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FAA alert warns of GE jet engines with unapproved parts

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FAA alert warns of GE jet engines with unapproved parts
DHL Boeing 767.

Bradley Caslin /iStock Editorial via Getty Images

The U.S. Federal Aviation Administration (FAA) issued an alert to the aviation industry on Thursday regarding specific CF6 jet engines manufactured by General Electric (NYSE:GE). The engines may contain unapproved parts, prompting the need for inspections.

The FAA discovered that London-based parts supplier AOG Technics sold bushings meant for these engines to TAP Maintenance & Engineering without GE’s approval. Bushings are crucial in reducing friction within the moving components of a jet engine.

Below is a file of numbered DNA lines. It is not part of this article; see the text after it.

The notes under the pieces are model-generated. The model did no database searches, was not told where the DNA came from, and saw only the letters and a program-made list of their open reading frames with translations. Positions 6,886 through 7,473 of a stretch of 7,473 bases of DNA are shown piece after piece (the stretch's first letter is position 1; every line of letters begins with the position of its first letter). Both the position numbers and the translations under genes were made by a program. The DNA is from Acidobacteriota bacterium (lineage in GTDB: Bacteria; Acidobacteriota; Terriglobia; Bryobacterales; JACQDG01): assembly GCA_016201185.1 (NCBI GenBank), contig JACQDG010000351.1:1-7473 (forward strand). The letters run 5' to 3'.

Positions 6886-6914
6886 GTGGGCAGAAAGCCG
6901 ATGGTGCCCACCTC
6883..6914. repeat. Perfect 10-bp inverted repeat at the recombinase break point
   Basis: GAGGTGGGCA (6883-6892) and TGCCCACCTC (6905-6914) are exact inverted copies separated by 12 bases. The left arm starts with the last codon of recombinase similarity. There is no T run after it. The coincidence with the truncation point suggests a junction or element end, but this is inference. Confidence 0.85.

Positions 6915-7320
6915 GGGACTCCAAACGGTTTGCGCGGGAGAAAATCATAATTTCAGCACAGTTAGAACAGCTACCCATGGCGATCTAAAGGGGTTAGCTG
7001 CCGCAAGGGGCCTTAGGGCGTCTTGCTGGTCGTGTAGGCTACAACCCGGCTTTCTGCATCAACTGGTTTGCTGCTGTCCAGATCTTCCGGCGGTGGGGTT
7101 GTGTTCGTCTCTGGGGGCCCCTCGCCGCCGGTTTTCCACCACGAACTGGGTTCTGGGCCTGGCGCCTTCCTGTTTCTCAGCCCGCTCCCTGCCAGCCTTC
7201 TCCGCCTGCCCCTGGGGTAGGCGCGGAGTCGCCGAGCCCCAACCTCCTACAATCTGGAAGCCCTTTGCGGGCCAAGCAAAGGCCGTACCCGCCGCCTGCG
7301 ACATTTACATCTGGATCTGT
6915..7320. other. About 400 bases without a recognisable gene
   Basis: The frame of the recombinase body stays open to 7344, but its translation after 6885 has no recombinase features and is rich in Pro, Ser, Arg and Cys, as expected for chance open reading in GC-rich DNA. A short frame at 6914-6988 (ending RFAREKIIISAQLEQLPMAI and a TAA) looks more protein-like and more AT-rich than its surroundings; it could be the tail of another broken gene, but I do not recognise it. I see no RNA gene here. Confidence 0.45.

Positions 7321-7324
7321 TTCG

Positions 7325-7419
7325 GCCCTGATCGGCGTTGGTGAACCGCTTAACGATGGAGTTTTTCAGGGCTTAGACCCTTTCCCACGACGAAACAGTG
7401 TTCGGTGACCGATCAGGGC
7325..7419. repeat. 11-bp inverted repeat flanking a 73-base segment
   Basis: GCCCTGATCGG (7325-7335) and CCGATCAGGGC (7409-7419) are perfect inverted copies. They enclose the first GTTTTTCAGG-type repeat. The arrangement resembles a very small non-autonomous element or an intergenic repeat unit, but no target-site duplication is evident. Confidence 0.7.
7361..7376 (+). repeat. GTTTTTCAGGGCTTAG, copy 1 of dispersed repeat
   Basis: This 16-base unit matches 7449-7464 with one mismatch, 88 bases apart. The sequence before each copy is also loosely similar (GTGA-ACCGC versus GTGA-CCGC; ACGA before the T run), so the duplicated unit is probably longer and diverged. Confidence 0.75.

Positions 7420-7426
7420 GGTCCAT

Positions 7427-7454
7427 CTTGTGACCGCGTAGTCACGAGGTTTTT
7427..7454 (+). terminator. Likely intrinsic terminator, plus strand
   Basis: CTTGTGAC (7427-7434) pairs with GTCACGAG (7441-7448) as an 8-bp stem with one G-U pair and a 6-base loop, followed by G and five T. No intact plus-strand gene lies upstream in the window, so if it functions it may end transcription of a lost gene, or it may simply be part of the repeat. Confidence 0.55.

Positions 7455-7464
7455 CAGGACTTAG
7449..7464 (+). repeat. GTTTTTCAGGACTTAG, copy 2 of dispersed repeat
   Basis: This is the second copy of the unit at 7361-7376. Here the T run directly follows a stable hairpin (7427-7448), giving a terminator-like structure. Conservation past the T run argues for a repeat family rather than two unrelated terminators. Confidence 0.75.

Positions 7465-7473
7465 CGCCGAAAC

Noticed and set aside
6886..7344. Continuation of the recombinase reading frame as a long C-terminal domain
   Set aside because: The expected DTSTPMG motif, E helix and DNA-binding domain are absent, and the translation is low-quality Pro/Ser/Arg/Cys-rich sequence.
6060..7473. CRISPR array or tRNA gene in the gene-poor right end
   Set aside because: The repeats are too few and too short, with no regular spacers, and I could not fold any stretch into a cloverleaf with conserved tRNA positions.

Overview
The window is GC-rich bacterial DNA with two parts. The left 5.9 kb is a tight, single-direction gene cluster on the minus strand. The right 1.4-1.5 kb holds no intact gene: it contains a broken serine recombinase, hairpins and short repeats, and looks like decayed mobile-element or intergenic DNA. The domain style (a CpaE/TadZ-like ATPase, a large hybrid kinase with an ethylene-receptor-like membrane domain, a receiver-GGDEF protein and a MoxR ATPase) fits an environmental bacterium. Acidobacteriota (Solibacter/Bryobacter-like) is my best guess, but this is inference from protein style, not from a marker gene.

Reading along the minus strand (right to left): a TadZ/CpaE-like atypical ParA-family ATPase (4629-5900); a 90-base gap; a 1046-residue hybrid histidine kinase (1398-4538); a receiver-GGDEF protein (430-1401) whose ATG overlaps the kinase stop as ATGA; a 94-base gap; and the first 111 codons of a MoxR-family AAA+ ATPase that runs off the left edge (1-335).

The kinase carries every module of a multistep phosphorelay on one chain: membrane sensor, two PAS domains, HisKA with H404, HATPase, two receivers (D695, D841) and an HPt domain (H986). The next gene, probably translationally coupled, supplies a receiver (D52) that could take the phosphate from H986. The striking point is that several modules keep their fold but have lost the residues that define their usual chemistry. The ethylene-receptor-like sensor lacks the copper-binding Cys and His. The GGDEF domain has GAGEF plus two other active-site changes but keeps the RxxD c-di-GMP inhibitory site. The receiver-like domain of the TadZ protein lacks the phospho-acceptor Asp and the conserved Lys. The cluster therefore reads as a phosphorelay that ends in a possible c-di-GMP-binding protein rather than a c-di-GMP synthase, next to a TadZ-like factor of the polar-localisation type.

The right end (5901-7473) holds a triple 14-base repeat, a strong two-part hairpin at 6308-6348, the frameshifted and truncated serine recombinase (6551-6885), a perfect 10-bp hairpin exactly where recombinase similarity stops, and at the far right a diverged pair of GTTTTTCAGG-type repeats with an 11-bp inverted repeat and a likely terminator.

Just a day before the alert, CFM International, a major jet-engine maker, revealed that AOG Technics had potentially distributed thousands of parts with forged documentation.

CF6 jet engine. Photo: GE Aviation

The CF6 engine is primarily used in cargo planes like the Boeing 767 freighters and the KC-767 tanker operated by Italy and Japan, as reported by Reuters.

The FAA advises aircraft owners and operators to remove and isolate any unapproved parts discovered in their engines, as stated in the agency’s Suspected Unapproved Parts (SUP) notice.